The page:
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My good friend Andrew recently posted this gist:

It shows how to solve a simple programming exercise know as `FizzBuzz` in R, but also is clearly showing off his already amazing proficiency in the very new R package `magrittr`. Those are some piping hot coding skillz (or should I say (not-a-)piping hot?)

Clearly this was a challenge to see who can come up with the most ridiculously long and complicated expression that uses only a single string of functions piped together with the magic of `%>%`. In that spirit, I have decided to try and replicate one of the more complicated analyses and figures in my first paper—a phylogenetic ordination—using no intermediate variables and lots of `%>%`-ing. Actually, I am going to use a different method for the phylogenetic ordination from the paper, and I think this one is better (I will post more on this later).

I download the data directly from the supplemental material on my paper, so you should be able to run this code on your computer if you want (as long as you have an internet connection). This requires the following packages:

• `magrittr`
• `ape`
• `plyr`
• `dplyr`
• `vegan`
• `ggplot2`
```library(ape)
library(plyr)
library(dplyr)
library(magrittr)
library(vegan)
library(ggplot2)
read.tree(text=.) %>% #make it a phylo object
cophenetic %>% # turn it into a phylogenetic distance matrix
l(.,x -> cmdscale(x,nrow(x)-1)) %>% # get phylogenetic principle components
l(.,x -> x[order(rownames(x)), ]) %>% # order by rownames
aaply("http://www.plosone.org/article/fetchSingleRepresentation.action?uri=info:doi/10.1371/journal.pone.0007071.s001" %>%
l(x -> x %>% set_rownames(paste(rownames(x),x[,2],sep="_"))) %>% #save treatment names for later in the rownames
extract(c(-1,-2)) %>% # toss non-species data
l(x -> x[,order(colnames(x))]) %>% # order by column names
as.matrix, # make it a matrix
1,function(x, y) (y*x) %>% colSums, y=.) %>% #make a function to pipe in
# community data as x, and phylo data (.) as y, then multiple each community abundance
# by phylo principle components. now we have a phylogenetic feature vector for each
# site!
metaMDS("euclidean") %>% # use non-metric multidimensional scaling on phylogenetic features
extract("points") %>% # pull out the ordinated points
data.frame %>% # make it  data.frame
l(., x -> mutate(x,treatment=rownames(x) %>%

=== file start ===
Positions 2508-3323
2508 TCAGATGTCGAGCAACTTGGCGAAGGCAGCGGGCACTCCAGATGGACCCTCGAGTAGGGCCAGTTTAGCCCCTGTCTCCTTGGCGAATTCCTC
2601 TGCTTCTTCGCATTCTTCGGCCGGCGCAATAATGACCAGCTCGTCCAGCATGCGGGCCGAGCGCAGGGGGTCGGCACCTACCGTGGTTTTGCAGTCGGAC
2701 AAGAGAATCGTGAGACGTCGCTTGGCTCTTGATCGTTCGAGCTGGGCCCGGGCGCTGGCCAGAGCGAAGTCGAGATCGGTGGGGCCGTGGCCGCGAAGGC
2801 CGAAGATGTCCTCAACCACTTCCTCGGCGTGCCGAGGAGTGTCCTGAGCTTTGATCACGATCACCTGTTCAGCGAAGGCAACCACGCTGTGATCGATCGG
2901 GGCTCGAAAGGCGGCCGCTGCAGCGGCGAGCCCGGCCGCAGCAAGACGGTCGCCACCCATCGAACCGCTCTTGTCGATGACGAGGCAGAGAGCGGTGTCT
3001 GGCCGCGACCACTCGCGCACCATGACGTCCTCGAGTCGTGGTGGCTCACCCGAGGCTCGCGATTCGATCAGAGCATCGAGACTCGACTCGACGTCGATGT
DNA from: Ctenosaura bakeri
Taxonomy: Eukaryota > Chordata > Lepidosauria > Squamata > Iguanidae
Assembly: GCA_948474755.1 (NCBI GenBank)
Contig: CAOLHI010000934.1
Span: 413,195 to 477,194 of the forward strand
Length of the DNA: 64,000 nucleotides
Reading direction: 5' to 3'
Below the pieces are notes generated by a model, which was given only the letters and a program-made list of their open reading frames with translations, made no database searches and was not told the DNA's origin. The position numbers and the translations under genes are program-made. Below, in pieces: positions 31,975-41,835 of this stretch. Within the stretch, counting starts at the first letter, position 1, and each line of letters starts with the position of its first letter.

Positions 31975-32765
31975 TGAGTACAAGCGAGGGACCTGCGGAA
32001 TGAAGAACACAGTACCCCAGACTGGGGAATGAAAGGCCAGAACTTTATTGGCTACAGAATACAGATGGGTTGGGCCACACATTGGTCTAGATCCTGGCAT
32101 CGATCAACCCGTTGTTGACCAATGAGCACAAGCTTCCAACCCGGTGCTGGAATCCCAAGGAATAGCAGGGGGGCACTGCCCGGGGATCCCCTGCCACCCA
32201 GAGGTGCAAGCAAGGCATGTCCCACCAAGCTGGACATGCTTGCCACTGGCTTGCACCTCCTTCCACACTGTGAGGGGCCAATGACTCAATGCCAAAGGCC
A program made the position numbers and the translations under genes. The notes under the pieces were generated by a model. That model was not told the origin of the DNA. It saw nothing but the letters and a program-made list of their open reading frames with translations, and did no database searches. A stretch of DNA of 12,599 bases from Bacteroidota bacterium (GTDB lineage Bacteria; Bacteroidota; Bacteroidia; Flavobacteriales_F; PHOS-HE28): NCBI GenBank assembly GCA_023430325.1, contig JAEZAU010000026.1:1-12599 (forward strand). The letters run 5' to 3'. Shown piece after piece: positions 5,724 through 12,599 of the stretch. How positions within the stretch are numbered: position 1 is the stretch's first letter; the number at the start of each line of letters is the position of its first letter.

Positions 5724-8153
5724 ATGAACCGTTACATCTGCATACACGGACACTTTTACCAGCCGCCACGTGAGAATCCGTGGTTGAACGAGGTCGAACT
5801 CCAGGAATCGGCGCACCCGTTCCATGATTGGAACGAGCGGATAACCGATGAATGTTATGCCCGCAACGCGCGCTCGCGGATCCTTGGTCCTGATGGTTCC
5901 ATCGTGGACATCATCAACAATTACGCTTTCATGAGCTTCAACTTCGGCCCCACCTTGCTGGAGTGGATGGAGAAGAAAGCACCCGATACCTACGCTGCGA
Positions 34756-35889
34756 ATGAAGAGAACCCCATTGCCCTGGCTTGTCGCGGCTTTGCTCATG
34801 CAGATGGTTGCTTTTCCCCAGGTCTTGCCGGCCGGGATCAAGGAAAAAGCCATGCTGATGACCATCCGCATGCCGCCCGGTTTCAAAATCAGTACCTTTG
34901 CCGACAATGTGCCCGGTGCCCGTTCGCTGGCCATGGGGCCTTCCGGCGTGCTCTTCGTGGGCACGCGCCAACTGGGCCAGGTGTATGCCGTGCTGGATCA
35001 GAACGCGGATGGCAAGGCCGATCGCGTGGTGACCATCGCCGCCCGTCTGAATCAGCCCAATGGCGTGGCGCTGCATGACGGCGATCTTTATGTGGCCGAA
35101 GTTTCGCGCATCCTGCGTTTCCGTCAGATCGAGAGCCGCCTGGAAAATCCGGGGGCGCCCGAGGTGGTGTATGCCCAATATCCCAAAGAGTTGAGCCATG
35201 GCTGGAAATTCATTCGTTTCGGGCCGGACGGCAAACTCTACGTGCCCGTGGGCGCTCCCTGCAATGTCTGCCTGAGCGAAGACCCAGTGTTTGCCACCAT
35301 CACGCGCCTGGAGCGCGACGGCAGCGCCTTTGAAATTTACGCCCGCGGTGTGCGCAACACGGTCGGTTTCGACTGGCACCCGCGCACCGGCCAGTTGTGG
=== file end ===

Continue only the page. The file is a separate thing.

strsplit("_") %>%
laply(function(y) y[2]))) %>% #extract treatment names from rownames
ggplot(.,aes(x=points.MDS1,y=points.MDS2)) + geom_point(aes(color=factor(treatment)),size=5) #make a ggplot

## Run 0 stress 0.1055
## Run 1 stress 0.1055
## ... procrustes: rmse 0.01079  max resid 0.05315
## Run 2 stress 0.1199
## Run 3 stress 0.1198
## Run 4 stress 0.1057
## ... procrustes: rmse 0.006186  max resid 0.03488
## Run 5 stress 0.1055
## ... procrustes: rmse 0.01088  max resid 0.05316
## Run 6 stress 0.121
## Run 7 stress 0.1408
## Run 8 stress 0.1055
## ... procrustes: rmse 0.01081  max resid 0.05317
## Run 9 stress 0.1055
## ... New best solution
## ... procrustes: rmse 0.000166  max resid 0.0007816
## *** Solution reached

dat #plot ordination!!
```

You can also find the above as a gist.

We can see that the main difference between the disturbed and undisturbed sites is that there is a much larger variance in phylogenetic composition between disturbed sites. This has interesting implications which has inspired me to do a follow-up to my old paper, on
this blog. Look for that soon.

So that’s a phylogenetic ordination, done in a single line of code (well, it would be a single line if I removed all the linebreaks). Not a single intermediate variable was used. Note that if you do try this code, you will get some warnings, they don’t affect the outcome. It’s not nearly as elegant as Andrew’s, but I would hate to see what this would look like if I tried nesting all of these functions!

Did I mention that I love `magrittr` (you could probably guess that from the gif that I made, below).

Happy piping!